Dallon had thrown a lasso around the chimney earlier and they used that to keep them steady up top. The only thing that fell off was one of our nicest, rechargeable flashlights. Because its a $100 flashlight, it survived. They screwed the mesh down all around the chimney, hopefully making it so the bats couldn't get back in. They finally got back to Josh's parents around 1:30 AM. Josh was tired and crashed out on the couch, so we stayed the night there.

I wish I could say that is the end of the story! Early the next morning, Josh & Dallon left to go help a neighbor with his barn. I went home and was relieved to not have an angry mob of bats waiting for me by the front door. I had dreamt two different dreams. The first was that I came home to find them circling the chimney, even thought it was daylight. The second dream was that our porch and lawn were covered in dead bats who had killed themselves trying to get in. For the first time in a long time, there were no dead bats in the house.

I missed a part of the story. Josh had heard that mothballs would help clear the bats out. So the night before, in an attempt to make them leave faster, he had thrown several bags of mothballs upstairs. It didn't help. The bats left when they were ready to. When it rains, my house still smells like mothballs.

Josh got home that afternoon and hadn't been home for long when I heard a noise and the cats suddenly became interested in a lunchbox cooler. I shot out the door without even looking back. A few minutes later Josh came out with the newly deceased bat. He went upstairs and found there were 3 more upstairs. He called them the sickly bats that didn't go out the night before. Not that they looked sickly, he was just trying to joke to calm me down.

Dallon came over with his Red Rider beebee gun. They got one of them, but the others got away. For the next two nights we didn't haven't any problems, so we thought we were done with them.

Josh went back to work on Monday morning. I was trying to be calm, but after living with that for a week, it was a lost effort. That night I had stuck with my routine of locking myself in my bedroom, with the kittens. About 9:00 PM I went across the hall to use the bathroom once more before going to bed. Just as I sat down, I heard a screech. I froze! (Apparently you can not scare crap out. It sucks back in.) Tripping over my pajama pants, I ran back to the bedroom and slammed the door shut. Then I called Josh and just bawled that there was another one! He told me to call his dad and have him come take care of it, but I couldn't because my house door was locked. How was he going to get in?

I realized that I would have to go through the house to let my father in-law in, so I might as well just leave. So I threw a bag together and carefully opened the the bedroom door and listened. After not hearing anything, I slowly crept down the hall. Zipper had just lost interest in a non moving, supposedly dead, bat. I should have thrown it out that night! But I just grabbed my keys and took off. Lucky for me, Dallon was also working out of town that week, so I was able to sleep in his bed.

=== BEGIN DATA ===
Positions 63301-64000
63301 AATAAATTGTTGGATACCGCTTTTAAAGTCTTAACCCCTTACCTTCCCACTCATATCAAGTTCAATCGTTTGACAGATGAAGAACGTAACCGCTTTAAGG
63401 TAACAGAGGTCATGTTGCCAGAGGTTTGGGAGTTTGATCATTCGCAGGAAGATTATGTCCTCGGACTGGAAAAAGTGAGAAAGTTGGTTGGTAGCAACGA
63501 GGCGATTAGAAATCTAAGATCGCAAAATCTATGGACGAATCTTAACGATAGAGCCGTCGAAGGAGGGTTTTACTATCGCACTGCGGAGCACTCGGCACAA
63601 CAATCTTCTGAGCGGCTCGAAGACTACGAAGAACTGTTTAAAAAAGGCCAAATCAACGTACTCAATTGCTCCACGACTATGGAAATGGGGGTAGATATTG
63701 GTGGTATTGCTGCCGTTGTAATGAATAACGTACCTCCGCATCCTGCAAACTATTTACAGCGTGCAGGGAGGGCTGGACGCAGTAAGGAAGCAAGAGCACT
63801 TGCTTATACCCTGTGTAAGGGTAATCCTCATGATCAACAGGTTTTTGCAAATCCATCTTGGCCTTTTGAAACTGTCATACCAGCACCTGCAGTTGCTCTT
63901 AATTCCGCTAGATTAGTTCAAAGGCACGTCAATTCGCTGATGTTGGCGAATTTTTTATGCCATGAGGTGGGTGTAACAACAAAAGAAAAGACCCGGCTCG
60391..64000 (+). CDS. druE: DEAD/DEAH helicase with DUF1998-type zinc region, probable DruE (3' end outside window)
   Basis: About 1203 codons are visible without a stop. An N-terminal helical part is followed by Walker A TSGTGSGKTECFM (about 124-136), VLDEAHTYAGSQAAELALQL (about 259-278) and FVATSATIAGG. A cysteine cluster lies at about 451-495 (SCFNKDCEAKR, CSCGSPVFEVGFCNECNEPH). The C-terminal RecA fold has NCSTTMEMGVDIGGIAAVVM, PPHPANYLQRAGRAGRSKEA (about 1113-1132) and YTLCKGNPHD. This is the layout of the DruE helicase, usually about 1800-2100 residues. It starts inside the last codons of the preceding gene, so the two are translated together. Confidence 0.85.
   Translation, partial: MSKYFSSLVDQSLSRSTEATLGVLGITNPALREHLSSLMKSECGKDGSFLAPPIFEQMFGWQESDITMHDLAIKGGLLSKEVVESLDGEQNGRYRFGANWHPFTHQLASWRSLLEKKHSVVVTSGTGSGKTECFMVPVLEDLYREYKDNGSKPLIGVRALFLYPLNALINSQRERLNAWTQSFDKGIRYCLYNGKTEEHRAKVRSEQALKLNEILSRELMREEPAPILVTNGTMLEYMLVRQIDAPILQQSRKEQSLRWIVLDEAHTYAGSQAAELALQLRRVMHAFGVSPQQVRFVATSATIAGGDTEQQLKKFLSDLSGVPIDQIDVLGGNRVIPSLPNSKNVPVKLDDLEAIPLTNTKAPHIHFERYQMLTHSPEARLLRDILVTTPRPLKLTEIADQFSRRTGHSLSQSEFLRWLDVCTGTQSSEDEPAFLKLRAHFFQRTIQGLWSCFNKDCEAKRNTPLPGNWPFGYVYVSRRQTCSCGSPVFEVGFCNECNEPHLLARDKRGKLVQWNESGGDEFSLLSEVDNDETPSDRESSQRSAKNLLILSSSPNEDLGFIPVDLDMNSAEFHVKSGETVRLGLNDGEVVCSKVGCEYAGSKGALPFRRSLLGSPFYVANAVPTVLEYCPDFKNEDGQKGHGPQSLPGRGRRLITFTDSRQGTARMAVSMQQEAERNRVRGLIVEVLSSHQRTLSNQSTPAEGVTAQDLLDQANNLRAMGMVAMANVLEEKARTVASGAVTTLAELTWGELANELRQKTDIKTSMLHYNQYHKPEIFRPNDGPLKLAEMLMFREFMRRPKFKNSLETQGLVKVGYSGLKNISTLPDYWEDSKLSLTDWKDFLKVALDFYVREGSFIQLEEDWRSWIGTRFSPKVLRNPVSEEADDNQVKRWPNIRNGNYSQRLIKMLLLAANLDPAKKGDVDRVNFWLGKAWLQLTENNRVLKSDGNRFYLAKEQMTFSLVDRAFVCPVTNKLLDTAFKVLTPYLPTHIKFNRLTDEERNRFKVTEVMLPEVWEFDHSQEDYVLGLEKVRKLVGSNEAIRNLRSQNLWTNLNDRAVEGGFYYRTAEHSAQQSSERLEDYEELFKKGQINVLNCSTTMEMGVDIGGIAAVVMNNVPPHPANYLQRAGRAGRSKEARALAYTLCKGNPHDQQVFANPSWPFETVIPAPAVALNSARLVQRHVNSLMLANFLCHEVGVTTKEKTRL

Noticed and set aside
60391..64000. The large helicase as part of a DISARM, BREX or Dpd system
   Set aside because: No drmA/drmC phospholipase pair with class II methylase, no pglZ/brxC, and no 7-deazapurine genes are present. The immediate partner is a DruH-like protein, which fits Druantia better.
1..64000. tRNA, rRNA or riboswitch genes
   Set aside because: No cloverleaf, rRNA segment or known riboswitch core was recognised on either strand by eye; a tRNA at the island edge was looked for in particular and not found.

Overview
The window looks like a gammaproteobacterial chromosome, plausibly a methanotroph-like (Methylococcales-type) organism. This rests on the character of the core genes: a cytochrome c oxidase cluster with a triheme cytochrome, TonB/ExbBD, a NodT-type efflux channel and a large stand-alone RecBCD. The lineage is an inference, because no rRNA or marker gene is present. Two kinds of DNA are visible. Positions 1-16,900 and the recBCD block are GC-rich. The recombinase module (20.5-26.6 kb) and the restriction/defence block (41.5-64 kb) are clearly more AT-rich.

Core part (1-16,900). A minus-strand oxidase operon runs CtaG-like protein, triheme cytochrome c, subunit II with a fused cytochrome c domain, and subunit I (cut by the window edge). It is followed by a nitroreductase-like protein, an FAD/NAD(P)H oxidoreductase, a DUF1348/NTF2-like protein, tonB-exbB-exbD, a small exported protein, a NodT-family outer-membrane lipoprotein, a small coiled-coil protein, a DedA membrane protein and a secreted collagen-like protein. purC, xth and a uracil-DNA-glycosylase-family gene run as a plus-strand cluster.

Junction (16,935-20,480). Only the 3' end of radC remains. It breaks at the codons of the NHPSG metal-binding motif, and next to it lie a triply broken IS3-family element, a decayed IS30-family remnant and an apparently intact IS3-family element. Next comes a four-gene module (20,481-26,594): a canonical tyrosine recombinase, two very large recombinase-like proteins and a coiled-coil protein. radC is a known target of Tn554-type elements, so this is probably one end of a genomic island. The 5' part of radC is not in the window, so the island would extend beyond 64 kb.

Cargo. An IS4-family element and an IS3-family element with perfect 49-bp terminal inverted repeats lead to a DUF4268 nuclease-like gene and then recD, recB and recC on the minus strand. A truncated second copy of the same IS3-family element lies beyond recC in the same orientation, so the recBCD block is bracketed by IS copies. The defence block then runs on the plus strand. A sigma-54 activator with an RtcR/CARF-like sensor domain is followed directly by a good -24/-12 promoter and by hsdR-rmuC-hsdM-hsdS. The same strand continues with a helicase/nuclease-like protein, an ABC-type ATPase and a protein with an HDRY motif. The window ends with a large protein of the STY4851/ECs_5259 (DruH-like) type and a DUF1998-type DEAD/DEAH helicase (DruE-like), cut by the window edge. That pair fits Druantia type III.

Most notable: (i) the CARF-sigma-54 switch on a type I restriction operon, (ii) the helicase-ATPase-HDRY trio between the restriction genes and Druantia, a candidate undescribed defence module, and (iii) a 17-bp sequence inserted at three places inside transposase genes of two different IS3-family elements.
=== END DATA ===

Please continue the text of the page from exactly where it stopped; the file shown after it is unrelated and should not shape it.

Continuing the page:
The next morning I went back to take care of the cats before heading to work. The bat was gone. GONE as in where the heck did it go. The cats hadn't eaten any that we knew of, so I didn't dare hope that is what happened to this one. A few minutes later I was on the computer when I heard a squeak from near the piano. Ally made a dive for the piano, and I made a dive for the door. I watched from the window. It must have been wounded, because it didn't fly. I finally convinced myself that I could deal with a wounded bat. I went back in the house and grabbed the fireplace shovel. Ally had knocked the bat into the kitchen. Its hard to hit a bat without hitting a cat, but I got a few good whacks in. Then I took it outside and whacked it a few more times. I'm still terrified of bats, but I think that helped me. Now I'm not paralazyed with fear all of the time.
I spent each night that week at my in-laws, just to be safe. Each morning when I went back to take care of that cats, there were no new bats. When Josh got home, I made him check in the attic. No new bats. I'm happy to report that we have not seen another bat in our house since the one I killed. Although it was several weeks before I would sleep with the bedroom door open and the nightlights are still in the hallway.

I'm going to publish this post for two reasons. One, I survived this. It was by far one of the most horrible things I have ever lived through. I still question how I didn't go insane and how my husband put up with me during the time. At one point, I thought it would end our marriage. Not because we fought (because we didn't) but because I thought I would reach the point where I couldn't live there anymore. And number two: those first few days when I was trying to learn on the Internet about what to do, I just wanted ONE website to tell me what I needed to know and what I needed to do with NO pictures. I am by no means an expert on bats, and hopefully this never happens to anyone else. But if it does, I hope they can come here to learn something with NO pictures. (Do you hear that search engines? NO PICTURES!)

The bats didn't go far. A few weeks later our neighbor mentioned that they were living in his barn. I don't care as long as they aren't in my house.